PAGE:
We've got a real problem of lack of proper data and there's an old skill set which is how to analyse those daydreaming if they are available at health journalist struggle with that if it's a very big problem for non health journalist very diplomatic in terms of any individuals which is admirable of you Felicity crossword empty news of the Daily Star Sunday I think it's fair to say that you don't set out to be at the forefront of medical research, but obviously you can you read the front page of the Daily Star started with a bad standverse about it with Skylanders we used to call it called you must be yucky.

Tell us why that sorry I mean.

Literacy to cut every dreams of medical advice and you know page Leeds on everything what they want is kind of the news in and a sound Bites accessible ways, obviously, it's unusual for us too kind of step into the arena of having an opinion, but what came apparent is the our readers that can Frontline of pandemic.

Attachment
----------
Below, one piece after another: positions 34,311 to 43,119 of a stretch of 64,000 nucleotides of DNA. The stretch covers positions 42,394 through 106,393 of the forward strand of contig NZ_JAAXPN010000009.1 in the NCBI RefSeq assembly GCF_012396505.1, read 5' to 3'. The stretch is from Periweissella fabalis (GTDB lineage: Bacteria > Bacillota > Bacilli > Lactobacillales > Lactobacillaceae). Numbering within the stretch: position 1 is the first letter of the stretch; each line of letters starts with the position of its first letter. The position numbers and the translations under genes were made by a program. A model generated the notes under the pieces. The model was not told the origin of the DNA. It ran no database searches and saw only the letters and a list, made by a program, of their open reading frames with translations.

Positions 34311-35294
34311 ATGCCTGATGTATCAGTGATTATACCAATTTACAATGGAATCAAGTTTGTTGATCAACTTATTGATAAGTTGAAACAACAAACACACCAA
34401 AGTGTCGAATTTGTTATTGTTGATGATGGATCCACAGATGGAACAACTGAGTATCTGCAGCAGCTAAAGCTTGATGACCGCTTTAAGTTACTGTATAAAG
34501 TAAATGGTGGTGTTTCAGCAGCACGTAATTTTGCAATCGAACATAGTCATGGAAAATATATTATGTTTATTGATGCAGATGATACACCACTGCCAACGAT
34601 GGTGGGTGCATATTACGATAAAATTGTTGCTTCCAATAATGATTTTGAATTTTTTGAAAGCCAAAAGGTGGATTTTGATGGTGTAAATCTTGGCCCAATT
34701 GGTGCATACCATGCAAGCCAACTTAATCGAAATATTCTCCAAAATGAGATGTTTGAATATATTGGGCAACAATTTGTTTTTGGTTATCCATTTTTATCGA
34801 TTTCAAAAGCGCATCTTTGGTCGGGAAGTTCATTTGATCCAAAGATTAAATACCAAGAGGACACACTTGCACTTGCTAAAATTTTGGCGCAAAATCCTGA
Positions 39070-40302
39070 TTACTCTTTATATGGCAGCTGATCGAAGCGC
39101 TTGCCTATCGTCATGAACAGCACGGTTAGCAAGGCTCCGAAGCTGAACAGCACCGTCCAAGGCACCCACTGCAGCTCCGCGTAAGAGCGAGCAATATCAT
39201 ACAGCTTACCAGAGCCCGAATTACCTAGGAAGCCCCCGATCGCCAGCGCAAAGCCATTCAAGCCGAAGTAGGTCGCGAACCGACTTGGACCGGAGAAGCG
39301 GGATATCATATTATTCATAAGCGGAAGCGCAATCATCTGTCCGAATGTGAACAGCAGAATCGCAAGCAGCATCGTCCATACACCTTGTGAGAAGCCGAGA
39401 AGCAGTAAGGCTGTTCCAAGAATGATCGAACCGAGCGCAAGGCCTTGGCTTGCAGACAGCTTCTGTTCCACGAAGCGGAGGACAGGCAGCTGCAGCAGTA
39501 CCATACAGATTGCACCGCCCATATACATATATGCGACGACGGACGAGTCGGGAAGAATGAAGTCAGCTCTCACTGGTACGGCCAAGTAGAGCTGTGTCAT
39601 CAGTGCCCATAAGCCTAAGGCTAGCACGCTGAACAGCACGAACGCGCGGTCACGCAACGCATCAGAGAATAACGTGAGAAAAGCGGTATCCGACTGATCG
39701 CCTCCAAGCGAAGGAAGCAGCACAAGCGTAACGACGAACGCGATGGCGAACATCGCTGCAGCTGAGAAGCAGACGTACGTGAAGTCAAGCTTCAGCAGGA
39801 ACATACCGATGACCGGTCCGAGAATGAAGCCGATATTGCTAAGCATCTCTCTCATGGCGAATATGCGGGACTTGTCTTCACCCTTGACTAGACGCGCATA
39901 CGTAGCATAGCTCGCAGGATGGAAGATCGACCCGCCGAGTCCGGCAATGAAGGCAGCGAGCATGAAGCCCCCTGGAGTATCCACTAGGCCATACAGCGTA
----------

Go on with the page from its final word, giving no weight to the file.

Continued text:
You know that they making sure your boiler still working it.

Just became obvious that we we have to sort of become champion to them and the way that you do that, so Mum she's shielded since March Thunderball and she's quite scared to read the news so we're aware that some of our readers are probably going to be the same so we holding the government to account through so you know editing in chief John Clark says that it's very hard to come back from a figure of fun and that's what we doing turn myself into it now.

I can post myself.

Could you just explained?

Sorry for the few people that on Twitter I don't know about the the roundabout scotch eggs.

Sorry just explain that everything's come down to Scotch eggs.

I love it say the Guardians is obviously around the dinner.

That's required for the sustainable meal and substantial meal sorry for Tier 2 drinkers, so the environment said she came out on Monday and said the scotch egg cancel substantial and then Michael Gove on telly he said oh, no, it's not substantial and then an hour later.